Understanding both leadership and change have been recurrent and popular themes within the business, management and organization studies literature. However, our understanding of leadership and organizational change in combination is far more limited. The Leadership of Organizational Change offers a critical review of the evolution of leadership and organizational change for the past thirty-five years, taking stock of what we know, identifying what we do not know, and establishing how the study of the leadership of change should advance.
In the late seventies and early eighties, as interest in managing and leading change was fuelled by the competitive threat of Asia in general and Japan in particular as perceived by western businesses and governments, Burns (1978) writing in his landmark book Leadership at this time, referred to an intellectual crisis:
"The crisis of leadership today is the mediocrity or irresponsibility of so many of the men and women in power, but leadership rarely rises to the full need for it. The fundamental crisis underlying mediocrity is intellectual. If we know all too much about our leaders, we know far too little about leadership."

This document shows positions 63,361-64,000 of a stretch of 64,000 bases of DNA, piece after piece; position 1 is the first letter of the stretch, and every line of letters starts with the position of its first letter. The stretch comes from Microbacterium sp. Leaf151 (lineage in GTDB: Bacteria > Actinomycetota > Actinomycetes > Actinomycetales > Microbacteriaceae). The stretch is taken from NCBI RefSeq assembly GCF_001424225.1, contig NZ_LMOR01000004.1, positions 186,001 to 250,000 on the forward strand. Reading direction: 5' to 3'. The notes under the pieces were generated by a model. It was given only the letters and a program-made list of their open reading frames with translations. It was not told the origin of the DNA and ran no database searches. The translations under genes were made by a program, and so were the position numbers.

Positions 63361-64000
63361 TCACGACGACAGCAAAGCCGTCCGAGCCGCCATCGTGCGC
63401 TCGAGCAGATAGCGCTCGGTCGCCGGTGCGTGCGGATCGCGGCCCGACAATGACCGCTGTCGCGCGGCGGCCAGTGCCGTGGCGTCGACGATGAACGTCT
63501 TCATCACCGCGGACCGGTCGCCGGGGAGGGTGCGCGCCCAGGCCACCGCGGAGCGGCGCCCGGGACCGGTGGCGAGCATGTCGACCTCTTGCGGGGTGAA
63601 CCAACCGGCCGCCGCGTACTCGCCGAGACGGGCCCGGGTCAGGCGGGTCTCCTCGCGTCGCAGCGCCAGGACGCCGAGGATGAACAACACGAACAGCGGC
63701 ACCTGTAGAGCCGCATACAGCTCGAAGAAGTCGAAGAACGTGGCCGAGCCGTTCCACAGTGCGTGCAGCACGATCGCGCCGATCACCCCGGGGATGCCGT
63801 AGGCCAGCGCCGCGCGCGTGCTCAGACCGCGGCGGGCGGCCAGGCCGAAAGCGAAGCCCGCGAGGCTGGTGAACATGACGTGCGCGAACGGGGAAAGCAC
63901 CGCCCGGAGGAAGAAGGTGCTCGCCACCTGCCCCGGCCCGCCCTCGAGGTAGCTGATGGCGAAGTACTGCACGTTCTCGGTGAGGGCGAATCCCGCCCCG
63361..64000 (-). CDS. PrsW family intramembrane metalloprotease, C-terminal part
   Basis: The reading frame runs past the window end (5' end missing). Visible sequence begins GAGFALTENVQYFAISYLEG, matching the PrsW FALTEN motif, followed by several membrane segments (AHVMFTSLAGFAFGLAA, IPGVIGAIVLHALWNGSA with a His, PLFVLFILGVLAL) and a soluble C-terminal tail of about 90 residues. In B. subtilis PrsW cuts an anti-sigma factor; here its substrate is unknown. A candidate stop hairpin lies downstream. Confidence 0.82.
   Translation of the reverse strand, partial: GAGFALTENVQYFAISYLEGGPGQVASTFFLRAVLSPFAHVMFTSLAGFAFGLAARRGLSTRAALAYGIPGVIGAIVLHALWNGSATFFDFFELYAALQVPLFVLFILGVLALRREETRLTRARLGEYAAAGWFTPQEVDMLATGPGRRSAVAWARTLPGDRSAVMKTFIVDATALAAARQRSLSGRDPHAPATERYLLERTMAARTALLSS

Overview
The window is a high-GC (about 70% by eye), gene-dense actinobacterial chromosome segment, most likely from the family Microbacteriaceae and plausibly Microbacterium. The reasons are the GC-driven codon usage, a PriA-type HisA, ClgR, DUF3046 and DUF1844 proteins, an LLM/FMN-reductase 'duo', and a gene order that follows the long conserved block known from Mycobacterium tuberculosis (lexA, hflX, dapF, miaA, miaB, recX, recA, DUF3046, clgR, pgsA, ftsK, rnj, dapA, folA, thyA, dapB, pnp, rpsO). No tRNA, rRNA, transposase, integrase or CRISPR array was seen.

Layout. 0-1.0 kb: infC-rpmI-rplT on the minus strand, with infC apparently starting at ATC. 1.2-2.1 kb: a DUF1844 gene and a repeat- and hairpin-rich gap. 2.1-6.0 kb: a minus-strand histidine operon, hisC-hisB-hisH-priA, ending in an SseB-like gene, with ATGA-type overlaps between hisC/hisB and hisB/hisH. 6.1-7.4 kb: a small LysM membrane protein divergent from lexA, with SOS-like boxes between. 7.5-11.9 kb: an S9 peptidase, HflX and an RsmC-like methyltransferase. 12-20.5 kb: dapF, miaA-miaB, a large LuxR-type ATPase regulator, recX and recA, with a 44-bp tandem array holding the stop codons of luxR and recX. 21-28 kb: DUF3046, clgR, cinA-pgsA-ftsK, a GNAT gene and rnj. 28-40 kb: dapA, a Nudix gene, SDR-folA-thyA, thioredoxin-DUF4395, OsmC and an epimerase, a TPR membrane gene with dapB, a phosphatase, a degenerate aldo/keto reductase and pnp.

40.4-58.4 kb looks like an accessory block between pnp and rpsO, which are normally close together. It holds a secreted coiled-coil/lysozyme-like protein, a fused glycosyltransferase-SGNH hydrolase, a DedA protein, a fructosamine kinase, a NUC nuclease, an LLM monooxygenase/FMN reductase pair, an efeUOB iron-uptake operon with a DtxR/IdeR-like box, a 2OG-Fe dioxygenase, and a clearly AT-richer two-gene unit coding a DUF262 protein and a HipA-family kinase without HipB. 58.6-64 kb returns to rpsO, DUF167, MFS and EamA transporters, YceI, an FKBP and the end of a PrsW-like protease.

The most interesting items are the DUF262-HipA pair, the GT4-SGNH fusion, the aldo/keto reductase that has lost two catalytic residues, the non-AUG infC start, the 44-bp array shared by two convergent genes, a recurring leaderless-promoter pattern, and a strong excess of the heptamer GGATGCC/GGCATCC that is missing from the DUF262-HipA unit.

While the study of managing change has benefitted from sustained critical scrutiny, particularly in the last decade, it is believed that this is to have been at the expense of critical scrutiny of leading change. The Leadership of Organizational Change critically reviews how the study of leading change has advanced since 1978 and the crisis of intellectual mediocrity.
Table of Contents
List of Figures List of Appendices Acknowledgments 1. Introduction 2. Leadership and Organizational Change: A 35 Year Review 3. Understanding Organizational Change 4. Leadership Studies 5. A Critical Evaluation of Leadership and Organizational Change 6. Towards The Leadership of Organizational Change Index
Mark Hughes is a Reader in Organizational Change in the Centre for Research on Management and Employment at Brighton Business School, the University of Brighton, UK.